Also those players are generally not very effective at 19, even the good ones. Cambage was a part time starter who scored 11 ppg. LoJack shot 37% (31% from three) and was repeatedly exposed on defense. That's the high end of what teens do in the W. More commonly they look like JiSu Park.



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Milks26



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PostPosted: 04/01/21 9:14 pm    ::: Reply Reply with quote

pilight wrote:
Milks26 wrote:
19 year old foreigners usually start playing professional basketball from 16 - against women. That's the difference.


Also those players are generally not very effective at 19, even the good ones. Cambage was a part time starter who scored 11 ppg. LoJack shot 37% (31% from three) and was repeatedly exposed on defense. That's the high end of what teens do in the W. More commonly they look like JiSu Park.


Yep! I saw a few games of Cambage as a rookie.

There's a reason why this one and done crap is surfacing for women's basketball



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willtalk



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PostPosted: 04/01/21 10:34 pm    ::: Reply Reply with quote

While the womens basketball players in high school are certainly better athletically than their couner parts over seas as a whole. Technically and in respect to learning other aspects of the game they are usually not ready to transition their talents to a higher level. They are stars in high school who basically use their superior athletic ability to dominate there competition. They still have to learn how to integrate their indigidual skills into the team whole. As Geno said, players know how, they just need t learn when.

Beuckers. would seem to be the exception. She knows the game very well and it might be to her advantage to go directly to the Pro's. Perhaps with her first season spent over seas.



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WfanFrJmp



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PostPosted: 04/03/21 6:00 pm    ::: Reply Reply with quote

Cheyanne Parker had a great and extremely valuable take on this topic:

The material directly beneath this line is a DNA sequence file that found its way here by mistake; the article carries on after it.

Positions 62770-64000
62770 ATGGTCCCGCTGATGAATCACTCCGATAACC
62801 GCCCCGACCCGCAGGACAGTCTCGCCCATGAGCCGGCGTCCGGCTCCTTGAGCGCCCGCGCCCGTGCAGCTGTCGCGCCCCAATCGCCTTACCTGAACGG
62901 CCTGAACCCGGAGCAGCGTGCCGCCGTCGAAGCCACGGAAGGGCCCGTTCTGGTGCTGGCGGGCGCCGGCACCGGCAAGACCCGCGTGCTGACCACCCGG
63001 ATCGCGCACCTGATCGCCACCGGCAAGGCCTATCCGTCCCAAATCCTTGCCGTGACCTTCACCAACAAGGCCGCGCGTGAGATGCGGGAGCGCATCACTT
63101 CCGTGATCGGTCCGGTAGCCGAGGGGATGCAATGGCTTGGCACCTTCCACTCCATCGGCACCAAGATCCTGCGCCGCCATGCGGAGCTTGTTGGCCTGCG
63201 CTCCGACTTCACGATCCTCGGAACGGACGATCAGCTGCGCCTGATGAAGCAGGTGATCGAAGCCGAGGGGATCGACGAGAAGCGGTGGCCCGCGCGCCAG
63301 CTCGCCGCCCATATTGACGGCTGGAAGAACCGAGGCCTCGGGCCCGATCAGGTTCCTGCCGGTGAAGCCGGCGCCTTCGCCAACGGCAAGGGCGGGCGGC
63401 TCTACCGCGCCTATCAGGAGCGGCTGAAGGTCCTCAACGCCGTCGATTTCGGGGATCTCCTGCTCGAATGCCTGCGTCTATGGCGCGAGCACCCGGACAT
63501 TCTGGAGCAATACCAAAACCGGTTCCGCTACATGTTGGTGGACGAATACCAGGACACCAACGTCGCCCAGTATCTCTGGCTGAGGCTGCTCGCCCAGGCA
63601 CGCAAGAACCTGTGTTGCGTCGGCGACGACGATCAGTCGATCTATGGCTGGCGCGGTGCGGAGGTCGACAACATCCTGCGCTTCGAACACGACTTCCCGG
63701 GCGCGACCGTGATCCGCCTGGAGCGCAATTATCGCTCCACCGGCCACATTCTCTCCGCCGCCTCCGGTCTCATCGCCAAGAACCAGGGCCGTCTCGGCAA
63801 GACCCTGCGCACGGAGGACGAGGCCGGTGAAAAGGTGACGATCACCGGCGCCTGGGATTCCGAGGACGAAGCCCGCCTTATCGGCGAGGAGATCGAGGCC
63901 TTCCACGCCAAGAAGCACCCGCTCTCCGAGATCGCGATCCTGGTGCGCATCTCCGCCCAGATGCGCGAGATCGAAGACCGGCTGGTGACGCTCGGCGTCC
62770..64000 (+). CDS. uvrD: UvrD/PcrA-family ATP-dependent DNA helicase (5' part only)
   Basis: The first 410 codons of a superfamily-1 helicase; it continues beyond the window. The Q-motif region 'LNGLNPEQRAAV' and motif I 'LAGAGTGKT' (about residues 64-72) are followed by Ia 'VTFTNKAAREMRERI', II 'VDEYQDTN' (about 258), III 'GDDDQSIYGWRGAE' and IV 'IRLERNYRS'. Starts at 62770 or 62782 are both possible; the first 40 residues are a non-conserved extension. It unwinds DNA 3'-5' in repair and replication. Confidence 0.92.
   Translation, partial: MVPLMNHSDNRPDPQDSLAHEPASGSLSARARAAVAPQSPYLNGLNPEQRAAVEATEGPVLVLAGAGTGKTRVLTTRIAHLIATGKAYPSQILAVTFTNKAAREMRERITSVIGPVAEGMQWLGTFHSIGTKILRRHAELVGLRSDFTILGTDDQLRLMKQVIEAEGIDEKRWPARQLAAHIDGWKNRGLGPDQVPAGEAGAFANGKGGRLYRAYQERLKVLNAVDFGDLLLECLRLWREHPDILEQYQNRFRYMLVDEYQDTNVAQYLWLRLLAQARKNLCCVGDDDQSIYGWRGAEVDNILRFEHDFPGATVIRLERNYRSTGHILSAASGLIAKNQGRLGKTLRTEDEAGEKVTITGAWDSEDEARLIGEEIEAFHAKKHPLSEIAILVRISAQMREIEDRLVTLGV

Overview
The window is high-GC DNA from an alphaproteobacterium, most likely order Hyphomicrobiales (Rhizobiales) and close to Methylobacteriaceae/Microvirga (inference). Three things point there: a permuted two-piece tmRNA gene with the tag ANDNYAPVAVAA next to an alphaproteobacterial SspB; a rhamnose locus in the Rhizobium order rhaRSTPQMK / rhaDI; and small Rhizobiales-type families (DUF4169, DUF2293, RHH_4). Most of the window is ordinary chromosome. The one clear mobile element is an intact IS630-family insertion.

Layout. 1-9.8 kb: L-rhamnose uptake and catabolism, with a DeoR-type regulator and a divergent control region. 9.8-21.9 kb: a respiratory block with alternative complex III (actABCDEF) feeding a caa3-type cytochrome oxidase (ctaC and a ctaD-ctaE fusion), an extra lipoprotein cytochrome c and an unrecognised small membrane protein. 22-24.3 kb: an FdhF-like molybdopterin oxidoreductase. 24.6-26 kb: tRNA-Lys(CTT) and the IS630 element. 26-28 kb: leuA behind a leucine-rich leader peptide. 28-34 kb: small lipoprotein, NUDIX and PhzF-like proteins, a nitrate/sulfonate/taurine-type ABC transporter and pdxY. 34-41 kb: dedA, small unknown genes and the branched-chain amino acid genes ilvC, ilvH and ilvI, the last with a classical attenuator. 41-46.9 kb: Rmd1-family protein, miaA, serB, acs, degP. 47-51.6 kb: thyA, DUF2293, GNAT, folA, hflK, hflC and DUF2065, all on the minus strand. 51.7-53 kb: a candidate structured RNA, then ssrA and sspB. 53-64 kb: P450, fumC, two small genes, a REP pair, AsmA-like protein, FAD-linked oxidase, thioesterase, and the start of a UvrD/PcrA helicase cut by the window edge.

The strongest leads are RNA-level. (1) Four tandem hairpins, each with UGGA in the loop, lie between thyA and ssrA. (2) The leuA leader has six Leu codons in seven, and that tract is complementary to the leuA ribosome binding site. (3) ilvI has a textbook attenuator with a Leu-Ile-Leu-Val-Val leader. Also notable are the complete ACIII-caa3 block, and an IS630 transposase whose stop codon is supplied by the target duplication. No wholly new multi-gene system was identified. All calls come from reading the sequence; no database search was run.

https://www.instagram.com/p/CNNGBp5r0Cv/


It is amazing to see how many players have declared already... Training camp is going to be a dog fight....gracious we need expansion: https://www.instagram.com/p/CNNpwbBhCnI/


Shades



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PostPosted: 04/03/21 7:41 pm    ::: Reply Reply with quote

WfanFrJmp wrote:
Cheyanne Parker had a great and extremely valuable take on this topic:

https://www.instagram.com/p/CNNGBp5r0Cv/


It is amazing to see how many players have declared already... Training camp is going to be a dog fight....gracious we need expansion: https://www.instagram.com/p/CNNpwbBhCnI/


Did she ever graduate?



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WfanFrJmp



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PostPosted: 04/04/21 5:15 pm    ::: Reply Reply with quote

Shades wrote:
WfanFrJmp wrote:
Cheyanne Parker had a great and extremely valuable take on this topic:

https://www.instagram.com/p/CNNGBp5r0Cv/


It is amazing to see how many players have declared already... Training camp is going to be a dog fight....gracious we need expansion: https://www.instagram.com/p/CNNpwbBhCnI/


Did she ever graduate?


I hope so, but I'm not sure.

On a related note: https://twitter.com/lexiekiah_4/status/1377083025087926273

Sad Laughing


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PostPosted: 04/08/21 7:06 pm    ::: Reply Reply with quote